I experienced my first running-related injury in the fall of ninth grade. Our high school’s cross country course started with a significant downhill through a grassy field. Moments after the start of one of our weekly meets, I bolted downhill and immediately twisted my ankle.
Diagnosed with an ankle sprain and sent home with a pair of crutches, the one thing that I remember most was the doctor saying, “It would have been better if it was broken, because then it would heal completely. Ankle sprains never really heal one hundred percent.”
Fast-forward 25 years later to last fall when once again I was recovering from an ankle sprain after running through the grass during a trail race. At this point in my life I know that crunching sound my ankle makes when I roll my ankle all too well. I can’t tell you how many times I’ve been sidelined from spraining my right ankle, but I can tell you that how I handle being injured has evolved over the years. As I’ve matured as a runner (and as a human) I’ve learned the right ways and wrong ways to handle any injury.
The wrong ways I’ve handled injuries:
Denial—This way of coping with an injury was my best friend in my mid-twenties. If I ignore the injury, it will just go away, right? Nope. I hobbled my way through a marathon with an injury and didn’t run for six months after I crossed the finish line.
Giving Up—Once I was diagnosed with an injury (which let’s be honest, it’s really easy to diagnose a sprained ankle over and over again!) I just stopped doing everything and sat on my couch waiting for my injury to heal itself. This approach did allow my injury to heal, but giving up completely and letting something heal are two very different things.
Pouting—Crying over spilt milk is fun to do, until no one wants to talk to you anymore because everyone is sick of hearing your complaints. I’m embarrassed to say there have been times when I’ve been that horribly annoying runner who just won’t stop talking about their injury. I now allow myself to pout about an injury for up to 24 hours and then it is time to move on!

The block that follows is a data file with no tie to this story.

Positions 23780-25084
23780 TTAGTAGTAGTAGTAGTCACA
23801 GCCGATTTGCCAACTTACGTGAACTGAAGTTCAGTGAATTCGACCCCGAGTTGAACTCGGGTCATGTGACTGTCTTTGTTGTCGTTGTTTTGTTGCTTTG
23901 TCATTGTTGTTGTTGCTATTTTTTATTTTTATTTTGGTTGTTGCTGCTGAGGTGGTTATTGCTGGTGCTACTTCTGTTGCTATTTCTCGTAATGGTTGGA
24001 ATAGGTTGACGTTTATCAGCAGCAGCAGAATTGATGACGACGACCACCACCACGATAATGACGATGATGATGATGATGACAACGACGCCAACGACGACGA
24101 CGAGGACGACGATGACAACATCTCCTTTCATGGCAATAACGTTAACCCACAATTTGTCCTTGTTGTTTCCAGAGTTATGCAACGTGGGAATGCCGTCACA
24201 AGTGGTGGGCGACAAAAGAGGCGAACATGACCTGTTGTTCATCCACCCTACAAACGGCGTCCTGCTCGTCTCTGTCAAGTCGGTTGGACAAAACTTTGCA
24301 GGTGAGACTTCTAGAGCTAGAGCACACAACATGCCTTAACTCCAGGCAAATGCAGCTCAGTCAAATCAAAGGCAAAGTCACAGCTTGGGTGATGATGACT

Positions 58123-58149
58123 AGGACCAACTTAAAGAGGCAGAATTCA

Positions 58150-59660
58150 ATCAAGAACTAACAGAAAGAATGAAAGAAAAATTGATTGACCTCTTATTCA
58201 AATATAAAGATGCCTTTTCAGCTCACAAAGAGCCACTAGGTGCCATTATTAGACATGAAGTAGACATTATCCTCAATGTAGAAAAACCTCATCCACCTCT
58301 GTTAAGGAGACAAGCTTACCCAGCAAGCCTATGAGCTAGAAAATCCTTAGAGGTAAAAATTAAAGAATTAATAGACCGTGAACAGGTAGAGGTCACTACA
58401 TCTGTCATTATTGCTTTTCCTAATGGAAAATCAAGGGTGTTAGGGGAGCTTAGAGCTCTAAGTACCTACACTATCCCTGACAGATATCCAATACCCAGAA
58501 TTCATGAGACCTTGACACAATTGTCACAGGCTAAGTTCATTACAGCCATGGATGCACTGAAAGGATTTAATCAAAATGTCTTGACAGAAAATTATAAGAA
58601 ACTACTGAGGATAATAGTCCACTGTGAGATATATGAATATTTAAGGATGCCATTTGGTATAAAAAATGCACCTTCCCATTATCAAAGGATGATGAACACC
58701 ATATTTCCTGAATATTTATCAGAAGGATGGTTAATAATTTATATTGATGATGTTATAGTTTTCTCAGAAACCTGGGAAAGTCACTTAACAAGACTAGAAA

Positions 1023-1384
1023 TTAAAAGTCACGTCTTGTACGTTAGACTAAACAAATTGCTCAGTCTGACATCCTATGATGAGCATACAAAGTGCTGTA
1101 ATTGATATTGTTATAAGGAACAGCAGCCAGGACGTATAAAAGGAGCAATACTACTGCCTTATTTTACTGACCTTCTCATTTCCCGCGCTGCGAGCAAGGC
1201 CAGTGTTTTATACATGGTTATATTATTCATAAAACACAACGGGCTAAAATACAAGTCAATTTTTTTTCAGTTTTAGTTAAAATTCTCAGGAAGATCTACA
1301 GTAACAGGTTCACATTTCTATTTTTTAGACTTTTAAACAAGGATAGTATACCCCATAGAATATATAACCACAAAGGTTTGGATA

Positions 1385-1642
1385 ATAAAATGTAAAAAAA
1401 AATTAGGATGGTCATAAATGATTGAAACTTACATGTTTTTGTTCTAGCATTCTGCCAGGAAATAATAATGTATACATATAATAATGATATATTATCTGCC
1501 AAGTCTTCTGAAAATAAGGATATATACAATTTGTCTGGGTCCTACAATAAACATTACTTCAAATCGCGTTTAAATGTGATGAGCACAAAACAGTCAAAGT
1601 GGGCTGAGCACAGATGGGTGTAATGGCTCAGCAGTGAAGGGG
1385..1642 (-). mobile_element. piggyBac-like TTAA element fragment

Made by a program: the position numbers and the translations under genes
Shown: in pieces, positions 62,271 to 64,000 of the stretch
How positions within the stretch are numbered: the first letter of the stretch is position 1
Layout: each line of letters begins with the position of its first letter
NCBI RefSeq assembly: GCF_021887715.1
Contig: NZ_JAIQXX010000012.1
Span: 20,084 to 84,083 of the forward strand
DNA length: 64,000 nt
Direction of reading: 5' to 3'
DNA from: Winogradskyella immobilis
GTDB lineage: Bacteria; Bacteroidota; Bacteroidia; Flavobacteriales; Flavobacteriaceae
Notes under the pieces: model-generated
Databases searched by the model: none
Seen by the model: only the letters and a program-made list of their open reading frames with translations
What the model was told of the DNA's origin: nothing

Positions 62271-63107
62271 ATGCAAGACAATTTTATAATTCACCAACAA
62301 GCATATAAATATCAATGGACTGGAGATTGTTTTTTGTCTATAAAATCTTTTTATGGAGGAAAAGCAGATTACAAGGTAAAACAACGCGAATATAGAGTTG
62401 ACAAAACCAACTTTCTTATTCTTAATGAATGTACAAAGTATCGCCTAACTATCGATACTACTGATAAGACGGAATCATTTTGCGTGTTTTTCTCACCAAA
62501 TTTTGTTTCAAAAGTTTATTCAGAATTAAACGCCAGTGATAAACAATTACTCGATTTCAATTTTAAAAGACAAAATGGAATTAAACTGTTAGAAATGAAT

The right way I’ve handled injuries:
Sought Professional Help Immediately—Now, if I have a minor ache or pain that lasts for two weeks, I make an appointment to see my physical therapist. I follow his guidelines and do every exercise he tells me to do, so that I either avoid ending up with a full-blown injury or can work on chronic issues like ankle stability and ankle joint mobility.
Set New Goals—Just because I may not be able to achieve my running goals while injured, it doesn’t mean I can’t set other health-related goals. For example, right now, my goal is to walk for 45 minutes and then do 15 minutes of strength work, six days a week.
Embrace The Reset—No one likes to be injured and missing the fall racing season isn’t fun, but I’ve learned that an injury can have a positive effect on other areas of my life. Not running means I have time to regroup and focus on the things I’ve been slacking on while I was focused on training.
Injuries are challenging to deal with, but having the right mindset and having a good relationship with my physical therapist has made a huge difference in how I handle them. I also know there will be other races to run during the next season and that goal races aren’t the most important things in life.
What have you learned from injuries?
This post first appeared on Women’s Running where I blog weekly. Catch my weekly posts here.